As is logical, and this is how the Church has always understood it, charity towards our neighbor cannot be limited to the purely material sphere. In reality there are many who are poor, not in financial terms, but in terms of affection, of love—people who find themselves in a sad loneliness or surrounded by the coldness of indifference. From this perspective, the meaning of St. Josemaría’s constant teaching becomes clear: “Charity consists not so much in giving as in understanding.”  This spiritual maxim has many applications in our daily life and is always very timely.
Even though social progress may one day lead to the most important physical requirements of people being met (food, clothes, a place to live, health care, etc.), it will never be able to provide for all the interior needs—affection, understanding, forgiveness, acceptance—that so many people experience. While the first can be addressed by government programs, the second touch on each one’s intimacy, where personal relationships are indispensable. Here we Christians can play a great role in bringing to others the consolation of Christ’s charity.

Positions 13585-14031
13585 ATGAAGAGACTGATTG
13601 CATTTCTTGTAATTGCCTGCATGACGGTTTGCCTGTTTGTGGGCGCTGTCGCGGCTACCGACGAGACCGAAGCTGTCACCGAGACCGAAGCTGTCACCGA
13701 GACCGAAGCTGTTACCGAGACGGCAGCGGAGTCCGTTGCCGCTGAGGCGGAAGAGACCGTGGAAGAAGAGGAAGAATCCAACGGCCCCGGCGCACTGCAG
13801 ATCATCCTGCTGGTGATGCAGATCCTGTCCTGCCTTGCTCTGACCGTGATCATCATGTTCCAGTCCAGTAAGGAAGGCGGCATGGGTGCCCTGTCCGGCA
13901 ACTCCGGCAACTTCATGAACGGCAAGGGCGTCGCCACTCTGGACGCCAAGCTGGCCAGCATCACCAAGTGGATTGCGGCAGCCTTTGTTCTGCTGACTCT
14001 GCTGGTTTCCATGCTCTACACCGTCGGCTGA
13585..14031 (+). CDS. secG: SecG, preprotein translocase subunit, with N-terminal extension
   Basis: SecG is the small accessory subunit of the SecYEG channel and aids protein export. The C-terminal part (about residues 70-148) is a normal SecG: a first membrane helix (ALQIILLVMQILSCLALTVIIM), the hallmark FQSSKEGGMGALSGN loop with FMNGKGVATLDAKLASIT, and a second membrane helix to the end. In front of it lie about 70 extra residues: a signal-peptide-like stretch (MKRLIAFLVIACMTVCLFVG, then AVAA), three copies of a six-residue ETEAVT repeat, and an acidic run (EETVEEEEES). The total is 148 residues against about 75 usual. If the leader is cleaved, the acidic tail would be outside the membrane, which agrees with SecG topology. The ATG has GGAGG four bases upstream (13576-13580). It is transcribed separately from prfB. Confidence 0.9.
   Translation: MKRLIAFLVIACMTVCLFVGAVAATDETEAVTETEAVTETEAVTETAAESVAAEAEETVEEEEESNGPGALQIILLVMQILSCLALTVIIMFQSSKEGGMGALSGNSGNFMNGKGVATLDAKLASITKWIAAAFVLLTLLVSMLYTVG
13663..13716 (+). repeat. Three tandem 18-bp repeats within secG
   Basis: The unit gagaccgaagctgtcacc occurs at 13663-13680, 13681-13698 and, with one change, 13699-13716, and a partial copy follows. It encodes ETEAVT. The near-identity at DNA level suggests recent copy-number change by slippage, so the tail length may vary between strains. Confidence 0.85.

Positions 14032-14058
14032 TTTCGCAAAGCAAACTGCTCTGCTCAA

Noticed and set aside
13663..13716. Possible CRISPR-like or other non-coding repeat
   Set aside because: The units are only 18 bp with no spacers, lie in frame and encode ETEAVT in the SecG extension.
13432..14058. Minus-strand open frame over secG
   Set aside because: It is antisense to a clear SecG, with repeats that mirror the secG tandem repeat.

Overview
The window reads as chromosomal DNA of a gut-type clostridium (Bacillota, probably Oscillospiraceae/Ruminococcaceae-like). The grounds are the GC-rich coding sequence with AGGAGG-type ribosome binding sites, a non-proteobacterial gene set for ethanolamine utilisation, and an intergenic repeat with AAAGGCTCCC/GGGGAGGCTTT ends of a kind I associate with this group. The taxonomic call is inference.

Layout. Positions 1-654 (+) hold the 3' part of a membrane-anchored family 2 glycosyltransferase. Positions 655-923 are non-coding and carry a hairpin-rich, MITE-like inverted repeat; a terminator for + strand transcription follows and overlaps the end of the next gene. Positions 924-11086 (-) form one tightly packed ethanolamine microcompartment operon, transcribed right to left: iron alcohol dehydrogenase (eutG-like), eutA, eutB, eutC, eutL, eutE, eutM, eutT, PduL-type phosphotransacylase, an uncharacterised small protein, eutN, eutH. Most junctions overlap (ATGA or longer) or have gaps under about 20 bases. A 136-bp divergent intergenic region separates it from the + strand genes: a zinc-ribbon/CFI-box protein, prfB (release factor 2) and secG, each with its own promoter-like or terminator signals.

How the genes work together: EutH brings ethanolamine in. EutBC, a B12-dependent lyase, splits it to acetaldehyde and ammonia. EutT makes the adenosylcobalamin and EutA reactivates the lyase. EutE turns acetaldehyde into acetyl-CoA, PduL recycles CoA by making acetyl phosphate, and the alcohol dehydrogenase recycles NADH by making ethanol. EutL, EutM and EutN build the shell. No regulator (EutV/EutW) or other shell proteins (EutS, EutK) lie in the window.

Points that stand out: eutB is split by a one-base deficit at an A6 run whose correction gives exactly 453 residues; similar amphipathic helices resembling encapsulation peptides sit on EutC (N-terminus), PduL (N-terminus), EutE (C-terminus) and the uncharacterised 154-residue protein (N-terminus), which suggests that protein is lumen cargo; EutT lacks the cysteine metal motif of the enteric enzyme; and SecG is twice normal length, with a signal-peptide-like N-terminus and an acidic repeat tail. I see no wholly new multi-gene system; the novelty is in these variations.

“Love—caritas—will always prove necessary, even in the most just society,” the Pope wrote in his first encyclical. “There is no ordering of the State so just that it can eliminate the need for a service of love. Whoever wants to eliminate love is preparing to eliminate man as such. There will always be suffering which cries out for consolation and help. There will always be loneliness. There will always be situations of material need where help in the form of concrete love of neighbor is indispensable. The State which would provide everything, absorbing everything into itself, would ultimately become a mere bureaucracy incapable of guaranteeing the very thing which the suffering person—every person—needs: namely, loving personal concern.”